Productivity Paradox In Management

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The link between more investments in information technology (IT) and productivity has always been tenuous to demonstrate. Nobel Prize Laureate Robert Solow coined the term “productivity paradox” to explain the difficulty in observing the actual gains in productivity as a result of investments in information technology. Throughout business, economics, healthcare among other fields, observations of “productivity paradox” have been well documented and researched. In the areas of healthcare, researchers have sought to establish the links between investments in IT on quality or care; costs and efficiency; and IT professionals’ tasks and roles and found inconclusive evidences on the impact of IT on healthcare (Lapointe, Liette et al, 2011). Similarly,…show more content…
The productivity growth from 2009 to 2013 was 2.9 per cent on an annualised basis while productivity has actually been largely stagnant growing at only 0.2 per cent from 2010 to 2013 . It is a practical issue, in fact some would even argue that it is a survival issue, as Singapore an island without natural resources and a strong economic hinterland, productivity remains the only sustainable way for growth . While researchers from the economic and information technology disciplines have looked at the productivity paradox from their respective lenses, I seek to examine the paradox from a workplace learning perspective; coaching or more specifically career…show more content…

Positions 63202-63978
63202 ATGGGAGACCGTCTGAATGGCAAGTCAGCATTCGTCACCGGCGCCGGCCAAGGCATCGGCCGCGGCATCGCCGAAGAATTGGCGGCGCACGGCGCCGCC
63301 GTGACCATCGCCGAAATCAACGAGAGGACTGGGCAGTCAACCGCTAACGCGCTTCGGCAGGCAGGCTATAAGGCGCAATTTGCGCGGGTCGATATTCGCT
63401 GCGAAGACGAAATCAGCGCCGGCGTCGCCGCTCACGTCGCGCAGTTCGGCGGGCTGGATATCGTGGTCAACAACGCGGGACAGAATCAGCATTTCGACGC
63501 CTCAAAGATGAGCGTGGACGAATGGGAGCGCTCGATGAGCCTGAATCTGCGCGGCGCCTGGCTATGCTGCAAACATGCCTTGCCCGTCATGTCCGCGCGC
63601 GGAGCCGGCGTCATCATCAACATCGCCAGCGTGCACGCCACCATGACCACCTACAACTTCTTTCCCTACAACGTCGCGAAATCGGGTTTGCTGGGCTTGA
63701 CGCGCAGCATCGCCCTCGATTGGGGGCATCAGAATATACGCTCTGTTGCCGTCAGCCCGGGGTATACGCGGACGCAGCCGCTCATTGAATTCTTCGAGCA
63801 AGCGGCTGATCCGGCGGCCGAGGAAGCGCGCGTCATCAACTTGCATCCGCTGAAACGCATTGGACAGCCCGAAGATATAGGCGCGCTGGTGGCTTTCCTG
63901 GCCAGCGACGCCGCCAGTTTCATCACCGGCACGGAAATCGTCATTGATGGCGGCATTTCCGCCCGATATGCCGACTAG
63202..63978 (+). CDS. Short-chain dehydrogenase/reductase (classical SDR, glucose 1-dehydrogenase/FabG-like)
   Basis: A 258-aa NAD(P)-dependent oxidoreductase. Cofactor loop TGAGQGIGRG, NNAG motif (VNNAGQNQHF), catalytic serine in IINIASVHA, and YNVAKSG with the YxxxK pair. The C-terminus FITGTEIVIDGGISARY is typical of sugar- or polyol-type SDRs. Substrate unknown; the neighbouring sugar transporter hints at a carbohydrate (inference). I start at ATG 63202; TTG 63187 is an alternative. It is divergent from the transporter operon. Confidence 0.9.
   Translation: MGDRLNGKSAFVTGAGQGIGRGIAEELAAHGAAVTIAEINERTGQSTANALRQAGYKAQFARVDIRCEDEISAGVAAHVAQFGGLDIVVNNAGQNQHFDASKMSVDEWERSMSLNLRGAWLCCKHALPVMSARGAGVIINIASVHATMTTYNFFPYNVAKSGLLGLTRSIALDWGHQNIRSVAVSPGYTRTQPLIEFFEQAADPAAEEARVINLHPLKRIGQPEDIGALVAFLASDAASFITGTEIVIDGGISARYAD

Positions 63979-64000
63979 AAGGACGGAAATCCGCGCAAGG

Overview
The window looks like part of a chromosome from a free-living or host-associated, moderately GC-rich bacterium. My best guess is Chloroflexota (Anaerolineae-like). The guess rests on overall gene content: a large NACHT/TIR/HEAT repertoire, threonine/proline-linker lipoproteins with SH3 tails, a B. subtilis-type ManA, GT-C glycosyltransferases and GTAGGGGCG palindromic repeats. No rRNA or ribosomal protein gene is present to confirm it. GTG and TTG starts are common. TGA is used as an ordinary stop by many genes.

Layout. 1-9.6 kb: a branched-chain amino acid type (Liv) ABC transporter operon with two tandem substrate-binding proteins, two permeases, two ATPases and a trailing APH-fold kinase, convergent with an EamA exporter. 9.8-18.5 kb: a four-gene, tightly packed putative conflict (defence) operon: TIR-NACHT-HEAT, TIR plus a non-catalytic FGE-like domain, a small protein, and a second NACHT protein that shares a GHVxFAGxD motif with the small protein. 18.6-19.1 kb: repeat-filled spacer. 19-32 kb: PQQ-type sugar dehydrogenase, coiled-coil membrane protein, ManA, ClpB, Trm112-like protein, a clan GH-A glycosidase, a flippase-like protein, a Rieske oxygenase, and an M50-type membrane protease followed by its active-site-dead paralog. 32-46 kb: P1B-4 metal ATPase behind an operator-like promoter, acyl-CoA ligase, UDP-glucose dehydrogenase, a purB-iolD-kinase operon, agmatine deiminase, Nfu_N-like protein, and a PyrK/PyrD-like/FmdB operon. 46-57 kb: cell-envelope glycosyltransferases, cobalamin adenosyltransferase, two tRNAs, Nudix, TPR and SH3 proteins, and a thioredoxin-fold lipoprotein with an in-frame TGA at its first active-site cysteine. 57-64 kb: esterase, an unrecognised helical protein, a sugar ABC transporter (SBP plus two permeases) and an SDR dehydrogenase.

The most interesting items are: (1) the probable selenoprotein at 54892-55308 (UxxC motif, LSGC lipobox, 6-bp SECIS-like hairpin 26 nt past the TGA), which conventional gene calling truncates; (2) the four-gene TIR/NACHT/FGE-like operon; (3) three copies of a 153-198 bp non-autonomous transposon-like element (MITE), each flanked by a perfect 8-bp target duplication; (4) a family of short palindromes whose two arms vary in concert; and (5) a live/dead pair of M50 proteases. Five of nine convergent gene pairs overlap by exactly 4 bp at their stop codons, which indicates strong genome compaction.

The first study by Theeboom et al (2013) is a meta-analysis on the effects of coaching on individual level outcomes in an organizational context. In this study, the authors aimed to shed light on the effectiveness of coaching within an organizational context. They addressed the question of coaching effectiveness in 5 areas: performance/skills, well-being, coping, work attitudes, and goal-directed self-regulation. The second study I consulted for the review process is Grant et al (2010), ‘The State of Play in Coaching Today: A Comprehensive Review of the Field’. The reasons why I relied on these two studies is because the authors undertook a comprehensive review of the coaching effectiveness and coaching literature achieving both breadth and depth in the review. They were also able to point out gaps in the existing coaching literature, overlaps between coaching and other disciplines and suggest future directions for research on
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